Hope After Divorce expert talks about finding yourself again after a messy breakup.
By Molly Reynolds for Hope After Divorce
Months after my very messy divorce, I found myself sitting in a greasy diner with my friend Christi, and I was at a total stand still. I was staring across the table at her, trying not to cry into my grilled cheese sandwich as a million thoughts ran through my mind.
I finally opened my mouth.
“How do you do it?” I asked her.
“How do I do what?”
“How do you be single?”
She smiled. “You just do.”
I wanted to take notes. “No, tell me. What do you DO? Like, what does your typical day look like?”
I got married when I was twenty and was now pushing thirty. It didn’t seem like an odd question to me at the time; I had never been single as an adult. My marriage was isolating and highly emotionally abusive. My days were wrapped up working, spending time with my husband, cooking, cleaning, paying the bills, helping him with whatever he needed. I had so much free time now and didn’t know what to do with myself. More honestly, I didn’t know who I was as a single person.
Thank God for good friends. “You do whatever you want!” she said with a laugh. “If you want to stay out all night, you do it. If you want to spend the weekend watching Desperate Housewives on Netflix, you do it. If you want to eat a jar of olives for dinner, you do it. It’s actually pretty awesome.”
The thought of this absolutely terrified me. Battle lost. Soggy grilled cheese. This story illustrates co-dependency at its finest. Unfortunately, co-dependent women often find themselves with a narcissistic husband. Katie Holmes and Tom Cruise are a prime example. A narcissist systematically makes his partner give up who she is in order to serve his own ideals and needs. If you are fortunate enough to break free from the abuse of a narcissist — as Katie was — you’re going to have to take a lot of time to rebuild yourself.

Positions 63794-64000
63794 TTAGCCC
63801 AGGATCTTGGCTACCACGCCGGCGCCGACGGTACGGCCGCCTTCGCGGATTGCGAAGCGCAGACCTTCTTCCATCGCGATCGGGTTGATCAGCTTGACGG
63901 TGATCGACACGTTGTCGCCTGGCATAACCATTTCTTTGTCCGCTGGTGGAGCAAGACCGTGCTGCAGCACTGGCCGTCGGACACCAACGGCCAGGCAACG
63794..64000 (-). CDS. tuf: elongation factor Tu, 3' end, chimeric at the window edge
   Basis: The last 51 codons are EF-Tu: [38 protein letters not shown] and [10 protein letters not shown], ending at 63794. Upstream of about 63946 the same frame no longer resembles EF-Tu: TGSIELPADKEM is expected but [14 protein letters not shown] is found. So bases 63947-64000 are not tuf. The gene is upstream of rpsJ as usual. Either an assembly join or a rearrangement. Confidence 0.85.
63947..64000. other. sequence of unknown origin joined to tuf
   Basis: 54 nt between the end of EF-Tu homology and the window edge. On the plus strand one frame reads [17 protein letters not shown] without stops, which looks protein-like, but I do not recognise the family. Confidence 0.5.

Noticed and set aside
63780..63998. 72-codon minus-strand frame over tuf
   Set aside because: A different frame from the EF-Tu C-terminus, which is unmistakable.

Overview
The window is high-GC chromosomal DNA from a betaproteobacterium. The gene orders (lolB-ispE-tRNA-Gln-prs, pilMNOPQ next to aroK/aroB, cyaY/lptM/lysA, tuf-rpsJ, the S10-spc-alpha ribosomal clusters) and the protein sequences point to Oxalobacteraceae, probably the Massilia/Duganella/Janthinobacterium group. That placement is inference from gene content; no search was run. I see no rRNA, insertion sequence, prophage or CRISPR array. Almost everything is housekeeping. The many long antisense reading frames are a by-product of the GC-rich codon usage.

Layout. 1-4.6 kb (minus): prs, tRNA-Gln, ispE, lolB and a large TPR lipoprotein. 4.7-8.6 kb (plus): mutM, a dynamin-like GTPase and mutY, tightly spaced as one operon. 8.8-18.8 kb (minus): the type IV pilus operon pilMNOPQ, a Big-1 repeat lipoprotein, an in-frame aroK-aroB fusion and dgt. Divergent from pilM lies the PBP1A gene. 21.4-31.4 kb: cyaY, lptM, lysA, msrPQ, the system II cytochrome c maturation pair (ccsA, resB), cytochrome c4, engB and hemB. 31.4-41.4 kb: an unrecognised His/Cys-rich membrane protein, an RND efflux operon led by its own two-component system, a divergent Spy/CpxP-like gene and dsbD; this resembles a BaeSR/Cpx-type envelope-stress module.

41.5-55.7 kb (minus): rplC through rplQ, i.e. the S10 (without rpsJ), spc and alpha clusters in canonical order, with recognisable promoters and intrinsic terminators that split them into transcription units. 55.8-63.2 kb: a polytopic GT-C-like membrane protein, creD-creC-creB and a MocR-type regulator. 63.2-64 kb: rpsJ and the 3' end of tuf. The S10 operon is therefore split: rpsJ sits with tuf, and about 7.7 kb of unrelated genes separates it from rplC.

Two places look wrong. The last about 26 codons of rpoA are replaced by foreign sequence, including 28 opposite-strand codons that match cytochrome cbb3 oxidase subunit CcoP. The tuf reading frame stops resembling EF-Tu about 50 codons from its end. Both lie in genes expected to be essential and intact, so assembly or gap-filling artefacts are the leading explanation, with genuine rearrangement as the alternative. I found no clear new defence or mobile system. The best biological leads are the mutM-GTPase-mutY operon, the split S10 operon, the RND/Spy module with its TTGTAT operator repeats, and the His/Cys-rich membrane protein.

I hate labels, but a lot of us are co-dependent. If we’re partnered with the wrong person, the effects can be devastating. We think giving absolutely everything over to our marriage and forgetting ourselves makes us a better partner. It doesn’t. It doesn’t even make us a better person. Luckily for us, it’s a bad habit and not a life-threatening disease.
One of the hardest things about any kind of breakup (even if your spouse was a total loser) is that you have to learn how to relate to the world differently. There’s no partner to call and check-in with when you have to make a decision or if something good happens. You find yourself with a lot more alone time, and if you’re not careful, your mind can go to a very dark place…which is why it is imperative that you find yourself again — or find yourself period, whatever the case may be.
Fill those empty moments in your life with people and things that you love. And if you don’t know what you love, find out! A fun, cheap way to do that is sites like Groupon or Living Social. Maybe you’ve always wanted to take belly dancing class — do it! Or if you’ve always loved cooking or boxing, find a Meetup in your area. This is a also a great way to make new friends and remind yourself that this tough time in your life will absolutely pass.
Learn how to do you. Habits are tough to break but fight against co-dependency as hard as you can. You are a whole, perfect person on your own. You don’t need anyone else to be complete. Later on, if you choose to have another relationship, do it because you want to, not because you need to.
Be happy with who you are because life is too good to waste. Live as hard as you can.
Following her work as an actress, Molly Reynolds began her writing career covering scripts for film producers and working in commercials at Tombo Films, a boutique production company that created spots for the likes of Apple, Petco, and Coca Cola. Since then, she has written anything from ads to children’s books to musical theatre, with a special emphasis on socially conscious material. Her latest musical, Benny (book and lyrics), has been performed in Los Angeles and New York (most recently at the Fingerlakes Musical Theatre Festival). Molly is a contributing expert at HopeAfterDivorce.org, CupidsPulse.com, and LAFamily.com. She is currently the Director of Development at LUCID and a strong advocate for empowering women and minorities. The Gingerbread Pimp, Molly’s fearless new musical that takes a bite out of domestic abuse, was performed at the New York Musical Theatre Festival on July 18, 2013.